Azure’s Hold Your Own Key (HYOK) has been released in preview form

Dave W. Shanahan

Azure Servers

Today, Microsoft released the preview of Azure Information Protection Hold Your Own Key (HYOK). HYOK is an information security feature designed to support enterprise customers that need to adhere to strict regulation and compliance policies. Microsoft is tasked with guarding organizations’ most sensitive data while still allowing organizations to have full control over the encryption keys and authorization process for the “highly-classified” company data.

Microsoft uses Azure Information Protection to secure a large chunk of sensitive data to take advantage of features that are only available in the cloud with Azure. Azure provides document tracking, departmental templates, B2B and B2C (business-to-consumer) email and document sharing, mobile device support, and Office 365 integration support.

The Azure Information Protection HYOK feature is about enabling enterprise customers to secure their company data where they “hold the key.” On the other hand, BYOK (Bring Your Own Key) hosts the RMS key in Azure Key Vault HSMs. HYOK allows enterprise customers to host on their own RMS server and use their own HSMs for key retention.

Here, Microsoft explains how a company would set up HYOK:

  1. You deploy Azure Information Protection in your organization as per usual guidance. In effect, the Azure Information Protection services (Azure RMS, Admin Information protection configuration in Azure) are always cloud hosted but they enable you to operate in a cloud-only, hybrid, or on-premises only (via the RMS connector) deployment.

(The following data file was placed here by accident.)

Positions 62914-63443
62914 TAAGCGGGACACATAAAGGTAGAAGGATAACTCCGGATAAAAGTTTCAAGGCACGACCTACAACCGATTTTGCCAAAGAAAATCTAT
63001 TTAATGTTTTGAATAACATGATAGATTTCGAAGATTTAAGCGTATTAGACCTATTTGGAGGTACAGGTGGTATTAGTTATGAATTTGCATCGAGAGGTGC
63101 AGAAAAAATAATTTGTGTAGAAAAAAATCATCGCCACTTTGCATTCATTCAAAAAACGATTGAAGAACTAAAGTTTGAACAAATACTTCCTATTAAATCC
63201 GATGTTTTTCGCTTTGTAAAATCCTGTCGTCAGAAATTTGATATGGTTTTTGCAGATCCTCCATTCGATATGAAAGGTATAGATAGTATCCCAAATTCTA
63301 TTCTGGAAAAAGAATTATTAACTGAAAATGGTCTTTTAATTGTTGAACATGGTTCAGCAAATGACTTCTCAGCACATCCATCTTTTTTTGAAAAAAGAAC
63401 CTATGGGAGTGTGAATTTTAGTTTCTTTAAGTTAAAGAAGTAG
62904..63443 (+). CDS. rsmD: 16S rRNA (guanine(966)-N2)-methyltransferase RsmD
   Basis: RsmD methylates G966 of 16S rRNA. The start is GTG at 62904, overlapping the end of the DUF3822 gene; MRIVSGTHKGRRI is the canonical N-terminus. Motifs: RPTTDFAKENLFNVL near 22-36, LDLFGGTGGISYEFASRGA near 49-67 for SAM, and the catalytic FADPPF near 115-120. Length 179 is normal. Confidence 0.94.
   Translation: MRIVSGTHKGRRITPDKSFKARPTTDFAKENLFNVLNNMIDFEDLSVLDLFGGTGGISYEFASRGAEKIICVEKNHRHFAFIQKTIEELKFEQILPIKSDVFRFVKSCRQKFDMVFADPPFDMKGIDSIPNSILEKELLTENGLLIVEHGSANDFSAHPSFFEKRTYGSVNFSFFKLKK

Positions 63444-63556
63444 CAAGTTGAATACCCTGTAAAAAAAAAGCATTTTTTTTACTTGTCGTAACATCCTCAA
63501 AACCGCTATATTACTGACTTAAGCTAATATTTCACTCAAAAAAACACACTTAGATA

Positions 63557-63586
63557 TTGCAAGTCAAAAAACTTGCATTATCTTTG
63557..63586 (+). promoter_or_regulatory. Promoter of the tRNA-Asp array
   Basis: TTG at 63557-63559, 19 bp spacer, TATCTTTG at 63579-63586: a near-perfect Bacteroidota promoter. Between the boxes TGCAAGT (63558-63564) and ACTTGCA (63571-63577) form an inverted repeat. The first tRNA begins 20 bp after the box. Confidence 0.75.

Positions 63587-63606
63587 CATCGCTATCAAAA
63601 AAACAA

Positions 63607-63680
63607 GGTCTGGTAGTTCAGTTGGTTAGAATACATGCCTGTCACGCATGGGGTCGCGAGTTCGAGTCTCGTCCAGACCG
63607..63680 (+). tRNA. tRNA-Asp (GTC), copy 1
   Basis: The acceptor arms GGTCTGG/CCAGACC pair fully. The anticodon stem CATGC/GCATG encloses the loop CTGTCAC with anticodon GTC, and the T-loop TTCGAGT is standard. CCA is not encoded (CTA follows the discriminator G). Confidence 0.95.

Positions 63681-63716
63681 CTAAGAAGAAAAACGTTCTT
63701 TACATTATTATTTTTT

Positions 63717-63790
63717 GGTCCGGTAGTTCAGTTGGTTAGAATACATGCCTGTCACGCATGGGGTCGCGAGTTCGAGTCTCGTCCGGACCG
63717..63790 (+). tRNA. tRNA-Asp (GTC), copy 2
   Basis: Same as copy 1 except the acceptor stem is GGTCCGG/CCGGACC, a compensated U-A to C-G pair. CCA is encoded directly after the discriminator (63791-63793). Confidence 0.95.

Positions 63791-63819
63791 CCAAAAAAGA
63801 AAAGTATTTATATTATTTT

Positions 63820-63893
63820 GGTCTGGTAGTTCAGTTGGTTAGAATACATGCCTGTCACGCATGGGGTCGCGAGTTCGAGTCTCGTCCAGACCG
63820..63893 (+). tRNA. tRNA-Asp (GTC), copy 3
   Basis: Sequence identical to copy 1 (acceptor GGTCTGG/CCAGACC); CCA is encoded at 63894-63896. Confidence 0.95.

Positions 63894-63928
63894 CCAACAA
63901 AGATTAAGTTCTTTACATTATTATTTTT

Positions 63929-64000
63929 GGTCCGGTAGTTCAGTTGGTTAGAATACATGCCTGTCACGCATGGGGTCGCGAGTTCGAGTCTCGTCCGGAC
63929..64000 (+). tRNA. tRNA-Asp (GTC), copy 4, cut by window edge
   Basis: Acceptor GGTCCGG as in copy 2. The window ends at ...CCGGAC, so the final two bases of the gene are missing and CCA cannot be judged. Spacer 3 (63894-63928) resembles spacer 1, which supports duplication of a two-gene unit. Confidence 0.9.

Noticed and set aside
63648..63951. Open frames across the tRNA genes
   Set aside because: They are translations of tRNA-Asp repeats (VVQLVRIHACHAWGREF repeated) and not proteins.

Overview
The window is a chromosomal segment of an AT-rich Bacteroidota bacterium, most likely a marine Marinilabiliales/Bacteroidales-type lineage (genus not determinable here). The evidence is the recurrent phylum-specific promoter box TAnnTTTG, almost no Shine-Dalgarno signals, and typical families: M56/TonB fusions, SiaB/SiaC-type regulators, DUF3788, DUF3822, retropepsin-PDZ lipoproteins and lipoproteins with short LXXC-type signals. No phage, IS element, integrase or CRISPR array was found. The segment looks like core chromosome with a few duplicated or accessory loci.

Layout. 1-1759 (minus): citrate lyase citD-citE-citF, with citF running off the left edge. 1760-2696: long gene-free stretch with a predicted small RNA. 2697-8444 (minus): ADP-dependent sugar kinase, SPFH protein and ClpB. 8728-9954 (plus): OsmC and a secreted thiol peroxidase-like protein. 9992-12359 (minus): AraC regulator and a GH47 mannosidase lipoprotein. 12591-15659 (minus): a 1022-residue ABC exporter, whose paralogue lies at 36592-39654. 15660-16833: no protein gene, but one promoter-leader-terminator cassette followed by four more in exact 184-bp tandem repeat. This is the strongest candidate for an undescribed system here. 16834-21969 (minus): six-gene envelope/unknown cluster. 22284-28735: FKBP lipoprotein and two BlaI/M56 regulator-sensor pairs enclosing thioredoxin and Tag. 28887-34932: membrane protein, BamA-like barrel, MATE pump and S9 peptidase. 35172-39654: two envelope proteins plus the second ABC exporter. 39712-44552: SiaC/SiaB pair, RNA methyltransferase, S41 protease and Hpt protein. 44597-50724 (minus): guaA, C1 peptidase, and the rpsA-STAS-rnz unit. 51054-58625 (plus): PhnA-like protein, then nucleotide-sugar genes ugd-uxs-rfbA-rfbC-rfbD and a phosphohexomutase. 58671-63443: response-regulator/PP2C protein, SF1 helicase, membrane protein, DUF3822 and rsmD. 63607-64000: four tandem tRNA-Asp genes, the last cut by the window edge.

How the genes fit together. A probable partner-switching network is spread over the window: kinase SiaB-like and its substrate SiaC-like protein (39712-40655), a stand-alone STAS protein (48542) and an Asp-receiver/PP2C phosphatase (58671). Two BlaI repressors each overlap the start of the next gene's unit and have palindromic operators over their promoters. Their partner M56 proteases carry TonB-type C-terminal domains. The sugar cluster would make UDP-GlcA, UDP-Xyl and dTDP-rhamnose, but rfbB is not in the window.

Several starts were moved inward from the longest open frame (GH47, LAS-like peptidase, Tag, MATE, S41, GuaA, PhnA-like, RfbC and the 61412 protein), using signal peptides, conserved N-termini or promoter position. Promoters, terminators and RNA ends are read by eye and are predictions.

2. Azure RMS is where you define your Azure RMS protection policies for sensitive data.
  3. AD RMS is where you define your AD RMS protection policies, for ‘top-secret’ data.
  4. Your Azure Information Protection service is where you define all your classification labels. Most of them will be bound to an Azure RMS server but some can now be bound to an AD RMS server.

When an end user makes use of their classification user interface, they see labels not really knowing which RMS server is used… by design! They pick the label and you, as IT, set the policy that gets applied. That’s it! By way of example, in this label taxonomy, My Group could be bound to AD RMS and All Employees bound to Azure RMS. Your users need not care.

For more information on HYOK availability, requirements, and configuration, visit Microsoft’s Enterprise Mobility and Security Blog.